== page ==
Certain provisions of the Occupational Safety and Health Administration’s (“OSHA’s”) new reporting Rule, which go into effect on August 10, 2016, implicate employers’ post-injury and post-accident drug-testing policies.  As the compliance deadline is swiftly approaching, employers are reminded to set time aside over the next few weeks to confer with counsel, review their policies, and revise as needed in order to avoid potentially costly enforcement action.

The new Rule provides that employers must, among other obligations, establish a “reasonable procedure” for employees to promptly and accurately report work-related injuries and illnesses.  The Rule prohibits this procedure from “deterring or discouraging” a reasonable employee from accurately reporting a workplace injury or illness, and it also requires employers to proactively advise employees that they will not suffer any retaliation for such reporting.

Although the final Rule does not specifically mention drug-testing policies, OSHA commentary makes clear that such policies will now face scrutiny because, according to OSHA, post-injury/accident testing has the potential to deter injury reporting. The Administration has indicated that—as of the August effective date—such testing will pass muster only if it is limited to circumstances where employee drug use likely contributed to the underlying incident and if testing methods are tailored to identify impairment during the incident (as opposed to identifying general prior drug use).

The full article below provides an overview of the relevant Rule provisions and discusses the practical implications of the same in order to help employers prepare for their pending new, and somewhat ambiguous, obligations.


Back in May of this year, OSHA published its final reporting Rule, which (among other provisions) purports to “clarify[y] the existing implicit requirement” that an employer’s procedure for reporting work-related injuries and illnesses must be “reasonable” and must not “deter or discourage” employees from reporting.  The Rule incorporates the existing statutory prohibition on retaliation, and it now requires employers to proactively inform employees of their right to be free from retaliation when reporting work-related injuries and illnesses.  The full text of the final Rule is published in the Federal Register, available here.

Although the final Rule does not specifically mention drug testing, OSHA commentary clarifies its enforcement position on post-accident testing policies, indicating that such policies will now face scrutiny because they may deter injury reporting.  In this regard, the Administration has stated as follows:

Although drug testing of employees may be a reasonable workplace policy in some situations, it is often perceived as an invasion of privacy, so if an injury or illness is very unlikely to have been caused by employee drug use, or if the method of drug testing does not identify impairment but only use at some time in the recent past, requiring the employee to be drug tested may inappropriately deter reporting.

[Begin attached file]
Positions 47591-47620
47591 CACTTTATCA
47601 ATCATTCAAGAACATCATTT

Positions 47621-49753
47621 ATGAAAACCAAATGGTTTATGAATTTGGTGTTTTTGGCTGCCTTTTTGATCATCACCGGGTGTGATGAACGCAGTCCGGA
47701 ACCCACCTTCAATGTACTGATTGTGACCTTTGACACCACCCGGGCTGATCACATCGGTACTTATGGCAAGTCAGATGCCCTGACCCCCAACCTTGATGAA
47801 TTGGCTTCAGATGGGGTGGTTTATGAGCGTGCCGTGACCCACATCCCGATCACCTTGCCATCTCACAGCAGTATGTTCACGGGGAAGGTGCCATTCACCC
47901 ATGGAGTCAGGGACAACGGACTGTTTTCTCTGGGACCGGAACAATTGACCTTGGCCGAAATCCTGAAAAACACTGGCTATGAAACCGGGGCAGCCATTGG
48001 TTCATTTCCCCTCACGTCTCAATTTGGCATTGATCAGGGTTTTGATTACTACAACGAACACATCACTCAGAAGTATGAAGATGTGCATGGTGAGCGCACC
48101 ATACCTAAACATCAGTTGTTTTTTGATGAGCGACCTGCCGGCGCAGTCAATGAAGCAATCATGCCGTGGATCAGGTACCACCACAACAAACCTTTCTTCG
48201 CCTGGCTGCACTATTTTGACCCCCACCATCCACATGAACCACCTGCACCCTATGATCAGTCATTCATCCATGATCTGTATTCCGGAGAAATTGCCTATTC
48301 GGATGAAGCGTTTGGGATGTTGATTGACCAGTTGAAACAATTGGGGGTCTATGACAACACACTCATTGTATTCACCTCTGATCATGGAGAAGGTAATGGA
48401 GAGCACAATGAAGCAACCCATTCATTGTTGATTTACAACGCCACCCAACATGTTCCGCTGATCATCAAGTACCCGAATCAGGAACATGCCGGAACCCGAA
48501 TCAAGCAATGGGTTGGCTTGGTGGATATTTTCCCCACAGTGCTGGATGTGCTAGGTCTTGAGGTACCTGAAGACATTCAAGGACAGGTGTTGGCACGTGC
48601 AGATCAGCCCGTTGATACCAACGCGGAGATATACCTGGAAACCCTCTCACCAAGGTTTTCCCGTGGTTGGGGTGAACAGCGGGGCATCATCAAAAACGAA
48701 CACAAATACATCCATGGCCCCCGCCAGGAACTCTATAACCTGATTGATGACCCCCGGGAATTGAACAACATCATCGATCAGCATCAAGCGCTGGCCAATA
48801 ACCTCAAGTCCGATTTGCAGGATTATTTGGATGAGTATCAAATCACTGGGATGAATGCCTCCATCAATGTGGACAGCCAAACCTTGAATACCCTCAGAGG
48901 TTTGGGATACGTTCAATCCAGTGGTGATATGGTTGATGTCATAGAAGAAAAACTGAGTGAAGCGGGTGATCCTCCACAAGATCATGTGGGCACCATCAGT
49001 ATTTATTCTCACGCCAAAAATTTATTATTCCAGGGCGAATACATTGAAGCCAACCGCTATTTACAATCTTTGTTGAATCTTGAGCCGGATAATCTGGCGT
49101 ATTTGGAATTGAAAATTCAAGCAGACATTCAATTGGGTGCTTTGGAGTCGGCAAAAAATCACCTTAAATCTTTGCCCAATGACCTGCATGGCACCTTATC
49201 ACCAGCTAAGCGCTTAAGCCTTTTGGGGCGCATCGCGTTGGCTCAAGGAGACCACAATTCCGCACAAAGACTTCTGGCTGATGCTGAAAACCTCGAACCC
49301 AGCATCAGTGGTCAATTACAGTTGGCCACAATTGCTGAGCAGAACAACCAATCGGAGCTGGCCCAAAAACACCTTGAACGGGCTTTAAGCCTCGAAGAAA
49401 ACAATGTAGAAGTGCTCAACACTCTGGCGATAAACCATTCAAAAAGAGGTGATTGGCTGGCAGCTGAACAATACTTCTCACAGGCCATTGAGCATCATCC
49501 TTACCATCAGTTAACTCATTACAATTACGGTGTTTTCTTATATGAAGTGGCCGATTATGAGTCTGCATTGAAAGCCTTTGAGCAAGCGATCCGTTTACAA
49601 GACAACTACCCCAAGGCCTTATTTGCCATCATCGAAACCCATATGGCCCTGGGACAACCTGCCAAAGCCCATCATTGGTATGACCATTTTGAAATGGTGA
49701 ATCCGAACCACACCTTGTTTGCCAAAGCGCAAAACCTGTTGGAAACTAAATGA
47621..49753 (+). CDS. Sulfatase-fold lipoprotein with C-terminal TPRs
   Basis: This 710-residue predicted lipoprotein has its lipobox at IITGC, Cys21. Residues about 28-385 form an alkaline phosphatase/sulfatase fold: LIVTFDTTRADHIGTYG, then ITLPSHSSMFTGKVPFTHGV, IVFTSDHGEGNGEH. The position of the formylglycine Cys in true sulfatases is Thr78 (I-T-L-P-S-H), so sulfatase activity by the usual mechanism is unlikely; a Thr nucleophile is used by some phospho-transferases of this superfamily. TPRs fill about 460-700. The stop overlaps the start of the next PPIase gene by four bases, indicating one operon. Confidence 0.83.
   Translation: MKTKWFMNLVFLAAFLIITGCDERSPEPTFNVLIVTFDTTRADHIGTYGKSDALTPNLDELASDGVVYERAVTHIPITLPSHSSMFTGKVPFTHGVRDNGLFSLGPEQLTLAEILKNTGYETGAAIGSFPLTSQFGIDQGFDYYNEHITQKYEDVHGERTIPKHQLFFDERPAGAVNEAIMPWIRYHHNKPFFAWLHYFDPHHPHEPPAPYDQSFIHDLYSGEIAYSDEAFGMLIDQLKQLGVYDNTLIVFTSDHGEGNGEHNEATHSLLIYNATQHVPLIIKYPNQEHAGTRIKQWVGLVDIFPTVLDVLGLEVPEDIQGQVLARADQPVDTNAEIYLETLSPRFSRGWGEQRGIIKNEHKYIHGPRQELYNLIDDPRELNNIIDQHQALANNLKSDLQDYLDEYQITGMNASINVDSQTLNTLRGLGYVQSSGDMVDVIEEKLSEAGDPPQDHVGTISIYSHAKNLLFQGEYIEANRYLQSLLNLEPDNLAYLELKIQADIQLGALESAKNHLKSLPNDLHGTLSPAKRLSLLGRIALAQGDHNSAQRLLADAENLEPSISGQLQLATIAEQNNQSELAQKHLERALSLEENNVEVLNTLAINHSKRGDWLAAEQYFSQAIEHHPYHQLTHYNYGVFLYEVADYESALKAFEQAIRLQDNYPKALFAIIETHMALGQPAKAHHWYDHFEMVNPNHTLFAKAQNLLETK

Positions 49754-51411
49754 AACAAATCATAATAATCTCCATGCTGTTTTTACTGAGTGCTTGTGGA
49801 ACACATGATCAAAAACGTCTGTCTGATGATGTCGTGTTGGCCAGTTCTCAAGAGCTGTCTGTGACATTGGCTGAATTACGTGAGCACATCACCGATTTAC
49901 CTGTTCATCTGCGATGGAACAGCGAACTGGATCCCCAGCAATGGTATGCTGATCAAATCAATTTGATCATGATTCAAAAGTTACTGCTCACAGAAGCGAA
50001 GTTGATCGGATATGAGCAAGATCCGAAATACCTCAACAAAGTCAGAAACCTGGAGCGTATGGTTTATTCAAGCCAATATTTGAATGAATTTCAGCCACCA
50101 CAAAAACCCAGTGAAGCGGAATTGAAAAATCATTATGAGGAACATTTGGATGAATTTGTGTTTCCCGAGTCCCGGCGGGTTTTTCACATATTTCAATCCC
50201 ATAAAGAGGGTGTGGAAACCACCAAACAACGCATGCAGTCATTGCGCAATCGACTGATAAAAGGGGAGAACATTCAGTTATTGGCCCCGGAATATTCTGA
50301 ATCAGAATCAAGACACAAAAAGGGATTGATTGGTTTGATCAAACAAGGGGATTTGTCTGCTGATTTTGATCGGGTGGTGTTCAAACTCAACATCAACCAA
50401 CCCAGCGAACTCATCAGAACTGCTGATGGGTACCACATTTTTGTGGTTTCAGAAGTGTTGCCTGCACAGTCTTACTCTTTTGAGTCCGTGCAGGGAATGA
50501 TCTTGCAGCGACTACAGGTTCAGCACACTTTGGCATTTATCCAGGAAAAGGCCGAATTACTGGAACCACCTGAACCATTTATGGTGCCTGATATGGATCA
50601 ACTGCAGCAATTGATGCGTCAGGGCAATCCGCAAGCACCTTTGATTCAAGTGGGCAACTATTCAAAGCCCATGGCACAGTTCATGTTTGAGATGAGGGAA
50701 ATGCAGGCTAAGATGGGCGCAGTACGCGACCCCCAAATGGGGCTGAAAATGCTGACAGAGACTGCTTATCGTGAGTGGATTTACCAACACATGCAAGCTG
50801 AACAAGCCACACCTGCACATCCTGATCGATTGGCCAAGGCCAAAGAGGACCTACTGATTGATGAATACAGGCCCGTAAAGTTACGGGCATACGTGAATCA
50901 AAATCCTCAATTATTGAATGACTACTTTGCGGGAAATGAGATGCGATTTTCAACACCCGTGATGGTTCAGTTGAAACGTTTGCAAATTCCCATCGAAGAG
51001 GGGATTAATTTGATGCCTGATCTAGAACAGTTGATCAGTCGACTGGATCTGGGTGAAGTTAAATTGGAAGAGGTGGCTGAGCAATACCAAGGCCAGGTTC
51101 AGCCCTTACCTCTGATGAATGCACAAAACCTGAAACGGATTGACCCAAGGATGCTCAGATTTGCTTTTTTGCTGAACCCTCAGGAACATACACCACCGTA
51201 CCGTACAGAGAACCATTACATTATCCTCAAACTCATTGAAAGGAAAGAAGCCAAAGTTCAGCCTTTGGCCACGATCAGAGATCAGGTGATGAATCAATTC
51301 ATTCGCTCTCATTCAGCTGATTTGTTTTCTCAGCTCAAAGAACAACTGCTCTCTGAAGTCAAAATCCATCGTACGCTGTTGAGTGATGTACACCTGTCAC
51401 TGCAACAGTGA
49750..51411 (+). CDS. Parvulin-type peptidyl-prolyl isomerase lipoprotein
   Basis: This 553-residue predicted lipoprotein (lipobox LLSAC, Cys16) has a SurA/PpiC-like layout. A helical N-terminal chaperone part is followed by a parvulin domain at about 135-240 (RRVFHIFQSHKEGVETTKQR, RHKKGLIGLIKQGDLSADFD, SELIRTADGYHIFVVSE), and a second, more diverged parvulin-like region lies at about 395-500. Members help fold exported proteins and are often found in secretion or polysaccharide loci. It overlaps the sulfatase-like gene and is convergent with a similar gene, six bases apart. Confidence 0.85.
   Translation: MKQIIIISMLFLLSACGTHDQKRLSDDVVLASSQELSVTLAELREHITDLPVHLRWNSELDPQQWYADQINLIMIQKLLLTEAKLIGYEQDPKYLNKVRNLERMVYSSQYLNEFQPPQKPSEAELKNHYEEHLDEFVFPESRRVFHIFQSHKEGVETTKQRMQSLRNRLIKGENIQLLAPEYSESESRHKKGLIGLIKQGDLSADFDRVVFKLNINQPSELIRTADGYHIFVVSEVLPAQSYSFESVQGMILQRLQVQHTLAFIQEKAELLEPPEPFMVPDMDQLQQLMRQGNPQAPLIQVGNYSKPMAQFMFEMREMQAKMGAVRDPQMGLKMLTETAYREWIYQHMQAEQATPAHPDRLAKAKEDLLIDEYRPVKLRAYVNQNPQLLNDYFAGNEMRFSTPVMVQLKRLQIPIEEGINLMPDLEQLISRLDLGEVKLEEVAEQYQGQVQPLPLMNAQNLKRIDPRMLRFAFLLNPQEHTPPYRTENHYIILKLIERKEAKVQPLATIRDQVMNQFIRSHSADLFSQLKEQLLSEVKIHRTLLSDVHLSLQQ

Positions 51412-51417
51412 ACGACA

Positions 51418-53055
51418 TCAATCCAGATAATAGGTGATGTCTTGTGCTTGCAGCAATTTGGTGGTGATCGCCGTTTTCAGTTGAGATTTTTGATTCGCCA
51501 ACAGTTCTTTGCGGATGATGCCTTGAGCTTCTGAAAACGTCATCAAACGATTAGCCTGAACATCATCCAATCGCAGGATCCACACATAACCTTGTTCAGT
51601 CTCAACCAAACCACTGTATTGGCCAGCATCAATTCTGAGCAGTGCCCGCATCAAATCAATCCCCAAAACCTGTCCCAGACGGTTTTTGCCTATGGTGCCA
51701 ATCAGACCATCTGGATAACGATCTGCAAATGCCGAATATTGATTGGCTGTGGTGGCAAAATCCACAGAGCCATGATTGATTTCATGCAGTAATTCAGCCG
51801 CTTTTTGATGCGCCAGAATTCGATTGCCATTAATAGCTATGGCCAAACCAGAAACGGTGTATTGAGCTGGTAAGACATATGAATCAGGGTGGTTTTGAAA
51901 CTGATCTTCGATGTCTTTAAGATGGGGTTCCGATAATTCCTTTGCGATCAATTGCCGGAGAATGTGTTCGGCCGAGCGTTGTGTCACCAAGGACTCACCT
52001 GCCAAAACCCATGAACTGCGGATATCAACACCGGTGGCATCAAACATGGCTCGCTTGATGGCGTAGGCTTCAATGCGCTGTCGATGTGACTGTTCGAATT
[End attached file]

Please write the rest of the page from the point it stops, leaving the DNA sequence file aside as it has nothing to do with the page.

(emphasis added).

The Administration went on to indicate that only narrowly tailored post-accident testing—i.e., testing where drug use likely contributed to the accident and where tests can accurately determine whether the employee was impaired at the time of the accident—will be immune from enforcement action under the new Rule:

[T]he final rule does prohibit employers from using drug testing (or the threat of drug testing) as a form of adverse action against employees who report injuries or illnesses.  To strike the appropriate balance here, drug testing policies should limit post-incident testing to situations in which employee drug use is likely to have contributed to the incident, and for which the drug test can accurately identify impairment caused by drug use.  For example, it would likely not be reasonable to drug-test an employee who reports a bee sting, a repetitive strain injury, or an injury caused by a lack of machine guarding or a machine or tool malfunction.  Such a policy is likely only to deter reporting without contributing to the employer’s understanding of why the injury occurred, or in any other way contributing to workplace safety.

(emphasis added).

While the DOL characterizes the new Rule as an effort to “‘nudge’ employers to prevent workplace injuries” (Dep’t of Labor News Release (May 11, 2016)), many fear the Rule may have the opposite effect, ultimately limiting employers’ ability to detect and deter drug-related incidents that expose their employees to potential harm.  As discussed below, however, through carefully drafted policy language, employers can avoid testing in circumstances that may run afoul of the new Rule while still targeting incidents that raise suspicions that drug use may have been a contributing factor.